1830, North Carolina. As the daughter of a plantation owner, Jacy has been raised in a privileged world. But when her father suddenly dies, her cold, unfeeling mother, Claudia, schemes to marry Jacy off to a well-positioned but lecherous suitor. In a fit of fury over Jacy’s protests, Claudia calls her “a foolish, infernal quadroon” –and reveals that Jacy is the off-spring of a dalliance between her father and a slave. Finally Jacy understands the true meaning of “quarter moon.”
This devastating revelation utterly destroys Jacy’s sense of who she is and where she belongs in the world. If her secret is revealed, she’ll be cast out of white society. But how can she embrace a race that she has been taught is inferior? Equally shocking, her biological mother and brother are still slaves on the property. As she tentatively gets to know them–and the handsome horse trainer Rafe–and feels the warmth of their affection, she begins to see life in the South with fresh eyes. And when Claudia threatens to sell Jacy’s new family, Jacy makes a decision that will take her on a treacherous journey. With the North Star as her guide, she heads toward freedom…and a brand-new, once unimaginable understanding of who she is and where her future lies.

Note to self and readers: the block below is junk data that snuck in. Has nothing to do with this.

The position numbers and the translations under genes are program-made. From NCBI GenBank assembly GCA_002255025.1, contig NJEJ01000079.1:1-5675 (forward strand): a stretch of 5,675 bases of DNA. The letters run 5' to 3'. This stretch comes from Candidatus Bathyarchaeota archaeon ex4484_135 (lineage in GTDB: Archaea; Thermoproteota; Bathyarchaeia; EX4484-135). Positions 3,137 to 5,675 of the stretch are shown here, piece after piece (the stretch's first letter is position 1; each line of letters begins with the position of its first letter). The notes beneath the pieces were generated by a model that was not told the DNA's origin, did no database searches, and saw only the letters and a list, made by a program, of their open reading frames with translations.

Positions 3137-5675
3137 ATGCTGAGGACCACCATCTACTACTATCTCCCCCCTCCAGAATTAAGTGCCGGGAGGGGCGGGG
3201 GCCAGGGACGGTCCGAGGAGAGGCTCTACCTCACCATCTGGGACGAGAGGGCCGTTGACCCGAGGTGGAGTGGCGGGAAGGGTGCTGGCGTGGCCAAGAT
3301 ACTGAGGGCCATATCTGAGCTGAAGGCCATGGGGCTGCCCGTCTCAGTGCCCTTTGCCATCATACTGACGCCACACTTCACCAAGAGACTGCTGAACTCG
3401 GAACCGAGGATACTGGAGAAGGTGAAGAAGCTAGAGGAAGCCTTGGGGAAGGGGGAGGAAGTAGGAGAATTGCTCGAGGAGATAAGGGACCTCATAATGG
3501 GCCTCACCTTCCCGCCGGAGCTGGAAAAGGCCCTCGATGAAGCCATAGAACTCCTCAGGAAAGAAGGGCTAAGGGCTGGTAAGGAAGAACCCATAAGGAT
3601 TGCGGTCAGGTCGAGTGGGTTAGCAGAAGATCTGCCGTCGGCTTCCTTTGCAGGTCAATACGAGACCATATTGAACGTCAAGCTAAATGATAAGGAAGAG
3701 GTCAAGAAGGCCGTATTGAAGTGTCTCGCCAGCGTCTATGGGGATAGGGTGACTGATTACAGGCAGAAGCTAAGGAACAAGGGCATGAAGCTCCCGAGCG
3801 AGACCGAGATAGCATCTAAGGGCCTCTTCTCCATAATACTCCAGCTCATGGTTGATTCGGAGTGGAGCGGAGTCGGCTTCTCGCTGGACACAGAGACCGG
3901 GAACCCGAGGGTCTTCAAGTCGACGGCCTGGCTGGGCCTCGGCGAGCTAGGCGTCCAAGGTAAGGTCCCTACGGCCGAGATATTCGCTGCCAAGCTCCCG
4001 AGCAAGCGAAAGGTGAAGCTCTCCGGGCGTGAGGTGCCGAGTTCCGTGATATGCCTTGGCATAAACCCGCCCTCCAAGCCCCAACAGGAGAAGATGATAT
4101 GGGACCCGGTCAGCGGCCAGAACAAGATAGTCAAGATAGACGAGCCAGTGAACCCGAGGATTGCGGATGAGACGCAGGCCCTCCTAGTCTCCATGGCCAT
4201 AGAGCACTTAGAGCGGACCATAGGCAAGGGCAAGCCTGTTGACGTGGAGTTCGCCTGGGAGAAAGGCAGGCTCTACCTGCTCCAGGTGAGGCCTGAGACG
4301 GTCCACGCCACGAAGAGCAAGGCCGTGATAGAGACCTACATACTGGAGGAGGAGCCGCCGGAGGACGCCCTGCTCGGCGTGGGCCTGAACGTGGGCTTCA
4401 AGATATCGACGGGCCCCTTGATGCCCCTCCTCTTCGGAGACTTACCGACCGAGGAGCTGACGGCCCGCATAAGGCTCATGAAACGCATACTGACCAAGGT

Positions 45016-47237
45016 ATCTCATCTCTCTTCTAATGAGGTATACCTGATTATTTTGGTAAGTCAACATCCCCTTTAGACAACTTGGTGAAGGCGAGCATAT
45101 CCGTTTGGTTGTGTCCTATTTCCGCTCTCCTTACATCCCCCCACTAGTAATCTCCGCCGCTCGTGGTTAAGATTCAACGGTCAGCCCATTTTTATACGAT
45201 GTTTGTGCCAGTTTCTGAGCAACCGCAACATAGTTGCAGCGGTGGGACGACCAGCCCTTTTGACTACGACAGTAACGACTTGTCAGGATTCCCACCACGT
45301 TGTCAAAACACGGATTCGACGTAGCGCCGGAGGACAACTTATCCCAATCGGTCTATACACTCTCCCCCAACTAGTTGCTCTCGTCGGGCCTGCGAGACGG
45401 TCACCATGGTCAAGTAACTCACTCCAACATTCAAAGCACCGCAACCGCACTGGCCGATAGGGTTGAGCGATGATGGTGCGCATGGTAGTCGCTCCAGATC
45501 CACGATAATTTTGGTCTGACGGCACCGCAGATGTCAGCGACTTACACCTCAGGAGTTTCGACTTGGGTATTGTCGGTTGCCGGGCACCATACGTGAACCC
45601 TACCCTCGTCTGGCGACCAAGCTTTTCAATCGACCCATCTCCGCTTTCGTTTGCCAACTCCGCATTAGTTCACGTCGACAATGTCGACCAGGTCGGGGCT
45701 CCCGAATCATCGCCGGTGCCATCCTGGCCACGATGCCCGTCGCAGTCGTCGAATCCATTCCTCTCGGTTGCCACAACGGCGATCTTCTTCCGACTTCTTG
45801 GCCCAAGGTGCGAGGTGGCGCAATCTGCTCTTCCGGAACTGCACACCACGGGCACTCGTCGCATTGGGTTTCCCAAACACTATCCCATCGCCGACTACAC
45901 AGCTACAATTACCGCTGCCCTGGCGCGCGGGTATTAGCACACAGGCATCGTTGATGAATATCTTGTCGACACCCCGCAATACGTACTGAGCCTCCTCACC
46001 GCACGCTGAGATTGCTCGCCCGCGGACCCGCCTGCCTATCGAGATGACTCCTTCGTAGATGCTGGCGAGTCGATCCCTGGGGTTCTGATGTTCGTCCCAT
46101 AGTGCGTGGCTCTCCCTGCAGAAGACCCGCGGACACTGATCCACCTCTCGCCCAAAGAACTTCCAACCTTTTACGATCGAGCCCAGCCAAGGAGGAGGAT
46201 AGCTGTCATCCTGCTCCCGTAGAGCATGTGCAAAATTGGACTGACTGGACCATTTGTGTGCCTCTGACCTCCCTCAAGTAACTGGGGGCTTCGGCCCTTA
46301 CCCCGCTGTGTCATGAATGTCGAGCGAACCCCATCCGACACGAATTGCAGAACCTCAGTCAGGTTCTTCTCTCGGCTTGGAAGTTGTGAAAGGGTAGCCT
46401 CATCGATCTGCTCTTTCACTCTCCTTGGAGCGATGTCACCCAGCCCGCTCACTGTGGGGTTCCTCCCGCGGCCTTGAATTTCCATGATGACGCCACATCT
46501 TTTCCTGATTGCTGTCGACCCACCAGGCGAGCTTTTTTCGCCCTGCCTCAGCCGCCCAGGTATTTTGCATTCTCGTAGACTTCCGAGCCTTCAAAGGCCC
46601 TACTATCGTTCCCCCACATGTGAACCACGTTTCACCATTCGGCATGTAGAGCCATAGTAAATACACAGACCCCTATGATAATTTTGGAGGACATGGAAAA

Review: Jacy Lane has what most would consider a near perfect life, but after her father’s unexpected death, it takes a sharp turn for the worse. Everything Jacy thought she knew about her father, her life, and her very being gets thrown up into the air with her desperaely trying to catch the peices. After discovering her mother is a slave and not the woman who raised her, several issues in Jacy’s life click into place, but several more rise up. Jacy must make the hard decision to free her biological family and her new love interest from their bondage. Jacy is reluctant to see them go and decides shortly after to follow. But her path differs greatly from theirs as she flees to the North after them. She tries to sail north on a lighter boat, is almost caught by her ex-fiance, flees into the swamp, is accosted there, trapped by a slave hunter, turned over for bounty, whipped and much more. I feel Ms. Schwab is attempting to show the plight of all through a single journey, but it is almost a little much as one thing after another happens to Jacy with a speed that is nearly dizzying.
However, the book is intriguing, well written, and a definite adventure. The research is accurate and thorough, lending an authentic air to Jacy and those around her. I felt for Jacy as she struggled to find her way when all was lost. She doesn’t belong with the whites or the blacks. But must instead determine who she is among both. You’ll find yourself holding your breath in hopes that Jacy can make a new life for herself and those she loves in a world she doesn’t understand.
Favorite Quote: “Ugly comes in all shades, Jacy. Don’t pay her no mind.”